"Here there was no denial of an opportunity to protest. On the contrary the meeting was called to the very end of permitting all to have their say, for or against the urban redevelopment proposal. Callender was not denied a chance to be heard. Rather he was denied a right he seemingly claimed to interfere with the right of others to hear and be heard. He was not ordered removed because he expressed views which displeased the presiding officer. He was ordered out because, in response to the president's call for quiet, he threatened even greater disruption of this public meeting. Whether the forum be the courtroom or the chamber of the legislature itself or of a political subdivision of the State, there must be order. It is frivolous to suggest the First Amendment stands in the way of that imperative." (at pages 516-517)

Defendant relies on Cox v. State of Louisiana, 379 U.S. 536, 85 S. Ct. 453, 13 L. Ed. 2 d 471 (1965). As the Chief Justice observed in Smith, that case is distinguishable on its facts and can give a defendant like ours small comfort. The majority in Cox said:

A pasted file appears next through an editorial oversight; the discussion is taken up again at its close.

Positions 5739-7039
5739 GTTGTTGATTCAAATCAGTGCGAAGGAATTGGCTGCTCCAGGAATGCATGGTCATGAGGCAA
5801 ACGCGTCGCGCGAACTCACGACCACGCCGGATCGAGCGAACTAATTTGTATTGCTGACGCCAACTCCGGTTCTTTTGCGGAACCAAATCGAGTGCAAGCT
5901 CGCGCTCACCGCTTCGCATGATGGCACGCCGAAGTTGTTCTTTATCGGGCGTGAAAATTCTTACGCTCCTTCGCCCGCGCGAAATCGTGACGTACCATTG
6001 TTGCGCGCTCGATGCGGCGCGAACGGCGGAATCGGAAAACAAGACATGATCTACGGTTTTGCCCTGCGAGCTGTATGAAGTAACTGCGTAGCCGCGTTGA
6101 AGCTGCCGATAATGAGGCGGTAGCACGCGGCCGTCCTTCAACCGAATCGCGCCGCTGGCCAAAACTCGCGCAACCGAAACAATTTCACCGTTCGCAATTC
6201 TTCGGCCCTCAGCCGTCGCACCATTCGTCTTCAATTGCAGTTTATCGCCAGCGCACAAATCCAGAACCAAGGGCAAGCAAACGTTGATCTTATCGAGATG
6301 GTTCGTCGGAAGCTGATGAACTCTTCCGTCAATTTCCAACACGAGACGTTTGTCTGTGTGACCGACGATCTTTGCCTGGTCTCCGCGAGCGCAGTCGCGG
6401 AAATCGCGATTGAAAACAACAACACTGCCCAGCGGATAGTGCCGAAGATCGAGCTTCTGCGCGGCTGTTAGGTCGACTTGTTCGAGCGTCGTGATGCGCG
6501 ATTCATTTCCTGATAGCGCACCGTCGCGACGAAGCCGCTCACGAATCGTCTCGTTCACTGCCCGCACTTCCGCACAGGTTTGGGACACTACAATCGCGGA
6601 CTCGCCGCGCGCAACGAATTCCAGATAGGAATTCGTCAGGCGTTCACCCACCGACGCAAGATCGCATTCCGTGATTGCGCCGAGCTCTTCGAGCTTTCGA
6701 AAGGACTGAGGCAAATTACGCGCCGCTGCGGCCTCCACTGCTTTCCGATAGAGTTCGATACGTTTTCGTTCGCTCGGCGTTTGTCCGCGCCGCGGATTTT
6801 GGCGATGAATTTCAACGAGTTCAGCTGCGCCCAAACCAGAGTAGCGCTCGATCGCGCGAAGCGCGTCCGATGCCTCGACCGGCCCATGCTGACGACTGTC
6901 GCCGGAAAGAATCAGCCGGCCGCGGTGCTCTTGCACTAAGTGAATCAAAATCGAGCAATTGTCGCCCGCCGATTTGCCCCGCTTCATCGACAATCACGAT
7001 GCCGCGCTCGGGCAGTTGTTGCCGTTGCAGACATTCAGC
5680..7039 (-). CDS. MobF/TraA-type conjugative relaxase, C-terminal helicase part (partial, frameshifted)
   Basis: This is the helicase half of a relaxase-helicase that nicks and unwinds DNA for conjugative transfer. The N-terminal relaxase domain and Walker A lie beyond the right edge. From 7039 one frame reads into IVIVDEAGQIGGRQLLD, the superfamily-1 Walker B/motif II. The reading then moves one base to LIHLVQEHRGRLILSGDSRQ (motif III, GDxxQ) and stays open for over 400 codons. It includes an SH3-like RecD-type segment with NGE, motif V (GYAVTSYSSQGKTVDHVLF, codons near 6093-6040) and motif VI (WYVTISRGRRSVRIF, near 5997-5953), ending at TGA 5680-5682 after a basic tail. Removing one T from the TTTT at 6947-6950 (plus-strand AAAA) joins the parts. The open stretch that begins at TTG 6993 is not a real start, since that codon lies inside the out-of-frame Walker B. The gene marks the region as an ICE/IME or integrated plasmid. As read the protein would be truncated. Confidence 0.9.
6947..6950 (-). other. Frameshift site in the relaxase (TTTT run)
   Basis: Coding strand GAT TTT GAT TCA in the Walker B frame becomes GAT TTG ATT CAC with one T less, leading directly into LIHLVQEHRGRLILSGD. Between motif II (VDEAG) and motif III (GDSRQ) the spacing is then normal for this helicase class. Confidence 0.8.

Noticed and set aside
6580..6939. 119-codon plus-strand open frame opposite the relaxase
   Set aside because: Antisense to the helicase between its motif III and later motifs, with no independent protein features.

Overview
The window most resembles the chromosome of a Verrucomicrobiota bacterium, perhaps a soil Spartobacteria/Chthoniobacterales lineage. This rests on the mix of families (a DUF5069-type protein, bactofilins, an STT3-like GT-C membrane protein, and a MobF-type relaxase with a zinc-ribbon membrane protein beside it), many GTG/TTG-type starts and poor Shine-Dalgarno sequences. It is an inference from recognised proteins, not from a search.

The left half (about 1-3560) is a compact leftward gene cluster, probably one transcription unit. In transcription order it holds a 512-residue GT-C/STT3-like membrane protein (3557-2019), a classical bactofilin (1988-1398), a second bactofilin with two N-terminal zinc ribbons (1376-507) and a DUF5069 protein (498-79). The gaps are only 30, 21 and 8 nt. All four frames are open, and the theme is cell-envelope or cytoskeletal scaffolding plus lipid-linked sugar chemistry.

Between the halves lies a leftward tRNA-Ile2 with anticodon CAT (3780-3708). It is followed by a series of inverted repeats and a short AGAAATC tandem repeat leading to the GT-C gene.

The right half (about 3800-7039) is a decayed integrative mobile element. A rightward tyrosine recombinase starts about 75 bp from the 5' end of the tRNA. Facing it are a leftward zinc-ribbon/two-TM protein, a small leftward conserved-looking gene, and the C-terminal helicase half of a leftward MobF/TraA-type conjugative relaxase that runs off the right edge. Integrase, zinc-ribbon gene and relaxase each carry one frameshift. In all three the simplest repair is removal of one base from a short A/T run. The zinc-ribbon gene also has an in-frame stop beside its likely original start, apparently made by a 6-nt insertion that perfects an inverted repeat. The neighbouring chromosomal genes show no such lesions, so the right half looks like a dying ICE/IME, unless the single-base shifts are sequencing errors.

"* * * The rights of free speech and assembly, while fundamental in our democratic society, still do not mean that everyone with opinions or beliefs to express may address a group at any public place and at any time. The constitutional guarantee of liberty implies the existence of an organized society maintaining public order, without which liberty itself would be lost in the excesses of anarchy. * * *" (379 U.S., at page 554, 85 S. Ct., at page 464, 13 L. Ed. 2 d, at page 484)

Although the facts in United States v. Woodard, 376 F.2d 136 (7 Cir. 1967), differ from those before us, it may appropriately be quoted as supporting defendant's conviction:

"* * * Public hearings of every character, executive, legislative, and judicial, are most often 'public' as to physical presence, but not as to participation. As such, they must be conducted with decorum. If each spectator were privileged to shout or even speak at will, pandemonium would likely result. When, as here, activity engaged in by a spectator prevents the orderly continuation of the hearing, it falls within the prohibition of the statute. Cf., State v. Smith, 46 N.J. 510 * * *." (at pages 139-140)

Defendant's conduct violated N.J.S. 2 A:170-28. It was not protected under the First Amendment. The judgment of conviction is affirmed.

19680619


Buy This Entire Record For $7.95

Official citation and/or docket number and footnotes (if any) for this case available with purchase.

Learn more about what you receive with purchase of this case.